Jefferson City, MO 62° View Live Radar Tue H 73° L 50° Wed H 64° L 42° Thu H 67° L 49° Weather Sponsored By:

Our Opinion: Crime rate drops; added improvements possible

Our Opinion: Crime rate drops; added improvements possible

September 22nd, 2011 in News

A positive development often prompts a two-part question: What caused the improvement and is additional progress possible?

Violent crime in the United States dropped in 2010, two federal agencies reported recently.

The FBI reported a 6 percent drop in violent crime, the fourth consecutive annual decline, and the U.S. Bureau of Justice Statistics reported a 12 percent drop. The discrepancy is attributed to differing categories of crimes and reporting procedures.

In addition to the violent crime numbers, the FBI also found a 2.7 percent decline in property crimes, the eighth consecutive annual decrease.

What caused the improvement?

Although no definitive answer is possible, criminal justice experts credit increases in: community policing, incarceration rates and prevention efforts, including alarms. They also cite an aging population and crackdowns on gang activity.

In Jefferson City, Police Chief Roger Schroeder said although violent crime mirrored the national trend and decreased in 2010, property crimes increased last year.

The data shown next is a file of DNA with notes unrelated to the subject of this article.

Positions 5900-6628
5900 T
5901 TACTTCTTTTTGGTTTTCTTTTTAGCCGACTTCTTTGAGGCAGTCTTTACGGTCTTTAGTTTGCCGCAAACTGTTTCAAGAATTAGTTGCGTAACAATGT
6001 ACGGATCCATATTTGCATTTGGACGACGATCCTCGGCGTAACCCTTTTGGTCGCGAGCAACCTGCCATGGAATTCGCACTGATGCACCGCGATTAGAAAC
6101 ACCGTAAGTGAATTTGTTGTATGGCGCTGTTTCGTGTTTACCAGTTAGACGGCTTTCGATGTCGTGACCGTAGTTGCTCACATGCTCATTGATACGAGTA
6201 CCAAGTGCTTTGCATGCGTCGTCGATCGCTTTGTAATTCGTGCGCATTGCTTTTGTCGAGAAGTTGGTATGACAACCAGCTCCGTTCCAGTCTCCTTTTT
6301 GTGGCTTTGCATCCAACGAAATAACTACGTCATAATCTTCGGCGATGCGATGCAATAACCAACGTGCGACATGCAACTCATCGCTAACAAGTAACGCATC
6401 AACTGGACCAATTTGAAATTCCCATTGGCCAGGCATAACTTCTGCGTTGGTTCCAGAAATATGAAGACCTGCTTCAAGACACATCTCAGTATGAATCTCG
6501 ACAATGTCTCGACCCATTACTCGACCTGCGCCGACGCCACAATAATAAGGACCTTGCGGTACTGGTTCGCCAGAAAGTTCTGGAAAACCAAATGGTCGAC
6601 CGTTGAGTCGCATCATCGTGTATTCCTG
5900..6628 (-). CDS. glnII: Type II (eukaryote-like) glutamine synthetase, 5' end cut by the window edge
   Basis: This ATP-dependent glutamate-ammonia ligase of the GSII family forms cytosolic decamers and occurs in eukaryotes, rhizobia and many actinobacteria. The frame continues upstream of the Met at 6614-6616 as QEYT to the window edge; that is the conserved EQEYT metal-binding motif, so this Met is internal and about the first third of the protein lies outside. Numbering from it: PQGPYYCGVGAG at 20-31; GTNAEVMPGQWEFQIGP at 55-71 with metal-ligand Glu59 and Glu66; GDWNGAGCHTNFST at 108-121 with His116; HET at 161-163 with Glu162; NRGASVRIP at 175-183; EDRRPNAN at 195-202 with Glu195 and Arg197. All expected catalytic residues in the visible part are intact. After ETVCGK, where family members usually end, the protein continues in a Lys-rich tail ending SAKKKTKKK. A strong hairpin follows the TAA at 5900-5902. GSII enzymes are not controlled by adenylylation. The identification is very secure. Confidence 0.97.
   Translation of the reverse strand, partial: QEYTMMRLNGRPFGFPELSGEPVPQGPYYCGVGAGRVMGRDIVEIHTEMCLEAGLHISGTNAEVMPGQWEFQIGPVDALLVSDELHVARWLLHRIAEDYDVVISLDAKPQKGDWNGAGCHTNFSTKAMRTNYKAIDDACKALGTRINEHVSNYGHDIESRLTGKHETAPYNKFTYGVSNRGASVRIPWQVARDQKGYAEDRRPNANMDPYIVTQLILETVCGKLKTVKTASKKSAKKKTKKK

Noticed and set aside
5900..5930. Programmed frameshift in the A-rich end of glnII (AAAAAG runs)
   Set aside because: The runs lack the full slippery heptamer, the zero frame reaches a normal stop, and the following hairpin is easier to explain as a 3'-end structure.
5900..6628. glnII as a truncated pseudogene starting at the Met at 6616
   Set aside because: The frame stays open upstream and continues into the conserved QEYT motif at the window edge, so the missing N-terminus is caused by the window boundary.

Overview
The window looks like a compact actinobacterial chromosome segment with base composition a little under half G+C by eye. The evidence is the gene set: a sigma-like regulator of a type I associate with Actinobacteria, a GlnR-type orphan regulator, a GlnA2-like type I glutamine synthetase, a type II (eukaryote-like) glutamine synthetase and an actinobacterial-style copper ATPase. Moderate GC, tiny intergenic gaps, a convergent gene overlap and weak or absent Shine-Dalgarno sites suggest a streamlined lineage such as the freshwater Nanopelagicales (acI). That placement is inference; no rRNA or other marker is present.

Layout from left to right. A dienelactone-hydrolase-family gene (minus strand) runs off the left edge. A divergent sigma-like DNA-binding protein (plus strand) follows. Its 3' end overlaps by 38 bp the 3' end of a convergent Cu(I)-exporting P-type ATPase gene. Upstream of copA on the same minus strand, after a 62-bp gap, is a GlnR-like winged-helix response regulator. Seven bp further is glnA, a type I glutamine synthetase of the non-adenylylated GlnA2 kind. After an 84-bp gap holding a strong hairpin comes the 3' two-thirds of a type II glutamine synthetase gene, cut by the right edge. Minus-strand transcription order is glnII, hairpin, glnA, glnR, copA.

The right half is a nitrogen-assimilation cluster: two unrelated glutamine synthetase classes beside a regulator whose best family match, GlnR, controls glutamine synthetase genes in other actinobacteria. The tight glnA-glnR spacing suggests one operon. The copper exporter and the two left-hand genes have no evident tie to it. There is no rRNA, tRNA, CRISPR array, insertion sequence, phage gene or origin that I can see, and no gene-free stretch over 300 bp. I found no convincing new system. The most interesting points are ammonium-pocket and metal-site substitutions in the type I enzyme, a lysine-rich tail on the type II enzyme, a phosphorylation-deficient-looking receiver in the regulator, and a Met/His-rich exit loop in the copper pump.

He also said projections for this year indicate violent crime will increase to 2007-09 levels and property crimes will drop to previous rates.

"This is a stable community," the chief said, "and, despite fluctuations, the crime rate remains fairly constant."

He said some of the factors that drive crime are alcohol and drug abuse, stress, emotional instability and desperation.

And, Schroeder said, law enforcement has responded with prevention and protection initiatives including: community action teams in neighborhoods; school resource officers; patrol officers in traffic units; and a drug task force.

The chief also emphasized the importance of the public contribution by residents who observe unusual behavior and alert officers.

"Although it's difficult to put a dent in personal crimes among people who know each other," Schroeder said, "we can minimize random crimes of opportunity."

We all play a vital role in reducing crime locally and, by extension, nationally.

Lock your cars and homes, be vigilant and report suspicious activity. With your help, additional progress is possible.